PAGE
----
I don't watch TV -- mostly because of the ads -- but I saw one of these when I went to the movie theater.
My reaction was that the real message was for men, and it was the usual -- "You aren't worth anything as yourself. Your only hope to get a mate is to hide yourself in the image of this unattainable sex symbol, and look, we're selling a product that will do it! Just give us your money and you can paper over your inadequacy!" Yes, they're superficially addressing women, telling them their men are unattractive but this product can transmogrify them. I suppose it's a better message to women to tell them they have the power to choose to transmogrify their men rather than to just use the women as props to demonstrate the transmogrifying effect. I suppose it's better, if some guy walking by kicks me in the nuts, if he doesn't also spit on the woman standing nearby.
To riff on this further, I'm not quite sure if I have a different perspective on advertising because I deliberately avoid as much of it as I can and that somewhat insulates me from creeping brain rot, or if I inherently see things differently and I would still feel the same way if I watched TV like normal people. Any time I look at professionally produced advertising, I see emotional manipulation. All sorts of cues designed to reach past the veneer of rationality, to subtly engage our human needs and fears, to whisper to the shivering monkey inside that safety, self-worth, and sexual fulfillment come from the wonderful, magical product on offer.
Choosing one brand of beer, or car dealership, or hamburger stand instead of the next one will not get you laid. The young woman with thousands of dollars worth of cosmetic surgery strikes that seductive pose for the camera is not going to have sex with you even if you buy the product, and the promise that she will, that your inner monkey hears and understands perfectly, is a LIE, deliberate and with malice aforethought. It hurts you when you waste your limited money on stuff you don't need. It hurts you when it pushes you to choose things you know are bad for you. And it hurts you when it makes your inner monkey start thinking that you can have a partner like that so you shouldn't be settling for the real human beings in your life that you might have a chance with. Doesn't it make you angry that they're doing that to you? Do you not see that it's happening? Do you tell yourself that you're smart enough not to fall for it, so it's just harmless fun to tease the monkey? Let me tell you a secret -- for almost all of us, almost all the time, the monkey is in charge; never mind that makes us feel good to believe that our rational selves run the show. Even if you, yourself, really make choices based on facts and logic, do you believe that most of the other people around you do?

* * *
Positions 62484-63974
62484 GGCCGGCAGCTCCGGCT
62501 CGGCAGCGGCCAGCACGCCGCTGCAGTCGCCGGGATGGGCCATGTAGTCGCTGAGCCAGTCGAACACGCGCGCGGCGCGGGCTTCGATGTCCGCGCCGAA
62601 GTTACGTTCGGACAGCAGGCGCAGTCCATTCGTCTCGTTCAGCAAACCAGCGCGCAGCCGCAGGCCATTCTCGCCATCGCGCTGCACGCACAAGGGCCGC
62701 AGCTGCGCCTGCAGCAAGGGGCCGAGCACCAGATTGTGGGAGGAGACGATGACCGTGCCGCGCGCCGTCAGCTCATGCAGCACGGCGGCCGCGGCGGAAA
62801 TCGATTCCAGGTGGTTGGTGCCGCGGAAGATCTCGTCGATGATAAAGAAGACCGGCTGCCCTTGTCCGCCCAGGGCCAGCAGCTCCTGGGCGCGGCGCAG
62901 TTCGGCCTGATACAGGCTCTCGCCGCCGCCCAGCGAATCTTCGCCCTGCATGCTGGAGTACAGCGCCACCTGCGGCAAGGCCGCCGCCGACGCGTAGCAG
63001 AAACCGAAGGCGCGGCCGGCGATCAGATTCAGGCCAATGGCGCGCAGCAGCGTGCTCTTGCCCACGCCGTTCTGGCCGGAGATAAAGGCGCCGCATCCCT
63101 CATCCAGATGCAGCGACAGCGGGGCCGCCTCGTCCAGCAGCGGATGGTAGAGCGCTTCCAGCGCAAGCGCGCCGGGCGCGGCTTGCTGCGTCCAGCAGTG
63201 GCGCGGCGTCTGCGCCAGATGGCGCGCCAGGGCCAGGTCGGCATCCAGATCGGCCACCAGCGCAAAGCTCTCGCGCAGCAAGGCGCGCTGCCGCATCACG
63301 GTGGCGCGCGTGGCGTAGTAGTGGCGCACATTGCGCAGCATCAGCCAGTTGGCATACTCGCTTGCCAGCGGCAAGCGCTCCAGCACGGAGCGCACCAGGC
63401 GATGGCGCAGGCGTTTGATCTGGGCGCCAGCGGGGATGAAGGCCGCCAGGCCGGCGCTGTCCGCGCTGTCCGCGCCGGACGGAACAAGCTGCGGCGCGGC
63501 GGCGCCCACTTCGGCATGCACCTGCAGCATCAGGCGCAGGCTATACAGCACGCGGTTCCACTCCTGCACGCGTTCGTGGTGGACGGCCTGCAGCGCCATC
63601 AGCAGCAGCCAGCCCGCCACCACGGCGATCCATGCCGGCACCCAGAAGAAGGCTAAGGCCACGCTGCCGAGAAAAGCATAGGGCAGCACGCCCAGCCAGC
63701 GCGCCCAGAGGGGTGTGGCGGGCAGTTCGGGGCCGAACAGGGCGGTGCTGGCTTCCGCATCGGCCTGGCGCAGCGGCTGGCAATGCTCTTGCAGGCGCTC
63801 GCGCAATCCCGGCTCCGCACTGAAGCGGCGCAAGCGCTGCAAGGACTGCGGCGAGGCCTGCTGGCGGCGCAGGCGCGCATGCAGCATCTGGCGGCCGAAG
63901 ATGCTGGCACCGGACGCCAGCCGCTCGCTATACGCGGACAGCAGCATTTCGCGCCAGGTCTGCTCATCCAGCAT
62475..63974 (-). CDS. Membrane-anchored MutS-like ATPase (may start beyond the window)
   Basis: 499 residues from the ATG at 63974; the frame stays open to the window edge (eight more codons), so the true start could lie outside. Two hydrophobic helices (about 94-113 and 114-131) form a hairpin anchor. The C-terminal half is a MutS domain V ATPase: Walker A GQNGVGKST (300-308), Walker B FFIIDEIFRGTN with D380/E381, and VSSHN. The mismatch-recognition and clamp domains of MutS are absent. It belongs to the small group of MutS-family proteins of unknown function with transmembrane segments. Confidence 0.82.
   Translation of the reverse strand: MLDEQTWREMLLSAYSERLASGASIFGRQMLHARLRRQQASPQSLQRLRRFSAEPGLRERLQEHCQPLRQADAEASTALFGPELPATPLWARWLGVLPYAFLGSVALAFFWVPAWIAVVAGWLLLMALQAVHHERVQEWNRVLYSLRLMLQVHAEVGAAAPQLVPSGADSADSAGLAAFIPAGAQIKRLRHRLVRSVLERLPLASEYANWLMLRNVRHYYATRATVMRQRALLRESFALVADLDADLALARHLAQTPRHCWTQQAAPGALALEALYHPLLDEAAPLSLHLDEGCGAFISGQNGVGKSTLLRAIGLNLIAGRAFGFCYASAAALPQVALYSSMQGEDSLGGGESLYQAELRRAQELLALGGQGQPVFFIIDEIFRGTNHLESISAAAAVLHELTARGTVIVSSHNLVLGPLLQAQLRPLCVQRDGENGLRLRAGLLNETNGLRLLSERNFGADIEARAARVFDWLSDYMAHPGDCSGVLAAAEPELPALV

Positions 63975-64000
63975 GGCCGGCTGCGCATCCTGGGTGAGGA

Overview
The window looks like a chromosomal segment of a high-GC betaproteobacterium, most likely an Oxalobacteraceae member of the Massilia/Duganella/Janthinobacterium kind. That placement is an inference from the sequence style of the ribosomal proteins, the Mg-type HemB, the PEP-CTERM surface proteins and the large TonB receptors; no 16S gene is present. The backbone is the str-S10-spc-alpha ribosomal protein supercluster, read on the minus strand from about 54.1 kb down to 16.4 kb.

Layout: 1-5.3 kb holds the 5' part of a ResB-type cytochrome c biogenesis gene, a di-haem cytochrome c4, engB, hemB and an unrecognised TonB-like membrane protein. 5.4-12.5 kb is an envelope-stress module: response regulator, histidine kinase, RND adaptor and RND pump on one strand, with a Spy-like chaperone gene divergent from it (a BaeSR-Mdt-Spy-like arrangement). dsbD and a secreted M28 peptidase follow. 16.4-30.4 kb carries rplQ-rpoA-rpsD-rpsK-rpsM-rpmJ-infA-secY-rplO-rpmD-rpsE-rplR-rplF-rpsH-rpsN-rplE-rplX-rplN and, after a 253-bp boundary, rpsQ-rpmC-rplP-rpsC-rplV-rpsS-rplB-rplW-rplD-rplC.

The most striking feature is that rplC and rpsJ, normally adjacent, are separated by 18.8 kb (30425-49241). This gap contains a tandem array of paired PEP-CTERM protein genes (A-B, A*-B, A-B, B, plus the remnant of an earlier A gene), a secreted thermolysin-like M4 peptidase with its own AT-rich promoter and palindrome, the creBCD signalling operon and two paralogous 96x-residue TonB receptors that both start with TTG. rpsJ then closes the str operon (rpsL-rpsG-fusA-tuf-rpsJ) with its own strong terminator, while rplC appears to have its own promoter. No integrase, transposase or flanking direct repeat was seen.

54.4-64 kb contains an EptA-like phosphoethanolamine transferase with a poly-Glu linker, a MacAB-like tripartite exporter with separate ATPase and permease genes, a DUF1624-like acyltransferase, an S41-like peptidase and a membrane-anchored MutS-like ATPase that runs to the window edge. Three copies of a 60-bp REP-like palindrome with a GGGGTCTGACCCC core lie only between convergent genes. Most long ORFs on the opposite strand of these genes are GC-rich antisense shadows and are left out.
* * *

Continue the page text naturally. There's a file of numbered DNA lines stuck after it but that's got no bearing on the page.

Discuss. Really, I'd like to hear what real people I know see in the way ads are made and work.